Home / New Yorker Drops New Orleans Cover for Cheap Cheney Joke

New Yorker Drops New Orleans Cover for Cheap Cheney Joke

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I’m usually a fan of the cover illustrations for The New Yorker. When you’re scanning hundreds of magazines at Borders, the typical close-up photographic portraits and nondescript graphics blend together like grazing zebras. It’s a welcome relief when your eyes land on a colorful, witty illustration that slyly satirizes a recent event or general idea. There’s something both charmingly sophisticated and coffee shop cool about using cover art the way The New Yorker does.

So I was disappointed when I came upon the news (via The Millions) that the magazine had bumped a beautiful and touching rendering of New Orleans:

Instead, they used a trendy, unoriginal joke about Dick Cheney’s hunting mishap:

According to the artist, Bill Joyce, the magazine had approached him, a Louisiana native who still lives there, to do both a cover illustration and a story about New Orleans post-Katrina. The editors then decided to go with the Cheney story, not only replacing Joyce’s cover but also completely dropping his story as well.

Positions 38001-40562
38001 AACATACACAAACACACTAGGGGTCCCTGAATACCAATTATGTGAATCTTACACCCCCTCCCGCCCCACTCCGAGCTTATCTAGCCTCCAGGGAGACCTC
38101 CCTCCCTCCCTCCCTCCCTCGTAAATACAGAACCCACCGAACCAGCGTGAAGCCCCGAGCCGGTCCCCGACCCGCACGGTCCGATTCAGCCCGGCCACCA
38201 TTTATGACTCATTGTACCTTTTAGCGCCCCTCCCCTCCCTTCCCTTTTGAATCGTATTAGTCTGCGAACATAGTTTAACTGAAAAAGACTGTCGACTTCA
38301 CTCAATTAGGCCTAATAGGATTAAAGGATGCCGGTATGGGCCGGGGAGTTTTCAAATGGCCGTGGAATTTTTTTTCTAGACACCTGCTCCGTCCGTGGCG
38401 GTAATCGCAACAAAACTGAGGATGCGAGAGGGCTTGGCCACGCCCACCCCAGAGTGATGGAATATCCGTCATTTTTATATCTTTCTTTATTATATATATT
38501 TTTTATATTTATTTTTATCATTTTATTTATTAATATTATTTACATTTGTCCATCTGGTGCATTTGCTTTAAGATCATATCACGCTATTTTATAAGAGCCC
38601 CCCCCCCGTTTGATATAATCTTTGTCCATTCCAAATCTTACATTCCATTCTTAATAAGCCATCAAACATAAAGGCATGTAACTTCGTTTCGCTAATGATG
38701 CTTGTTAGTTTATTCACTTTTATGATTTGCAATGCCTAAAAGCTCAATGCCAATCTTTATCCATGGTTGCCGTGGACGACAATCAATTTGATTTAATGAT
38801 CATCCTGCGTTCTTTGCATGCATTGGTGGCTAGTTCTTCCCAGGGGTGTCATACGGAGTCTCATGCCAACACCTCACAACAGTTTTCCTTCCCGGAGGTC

[ADBLOCKHERE]This is disappointing for two reasons. First, by the time this issue hit the stands, the hunting story had already been written about, blogged about, and talked about everywhere, from network news to late-night talk shows to online editorials. The New Yorker, jumping on the political bandwagon a little late, hopefully has a new perspective worthy of coverage and yes, last-minute decisions like this are made all the time in the publishing world. But did they have to drop the New Orleans story altogether even if it wasn’t the cover?

Secondly, while this isn’t a terrible cover (out of context, it’s actually kind of funny), it does feel dated and, worse, uncreative. How come a highly esteemed publication such as The New Yorker can only think to make yet another Brokeback Mountain reference/joke? There’s already been about, oh, three million Brokeback jokes made in the media, from late-night monologues to dozens of homemade parodies. Plus, as this blog explains, the magazine already did a Cheney-and-Bush-as-gay-lovers cover a few months ago. Expired, over-saturated topic plus expired, over-saturated cover equals an oversight on the part of the editors.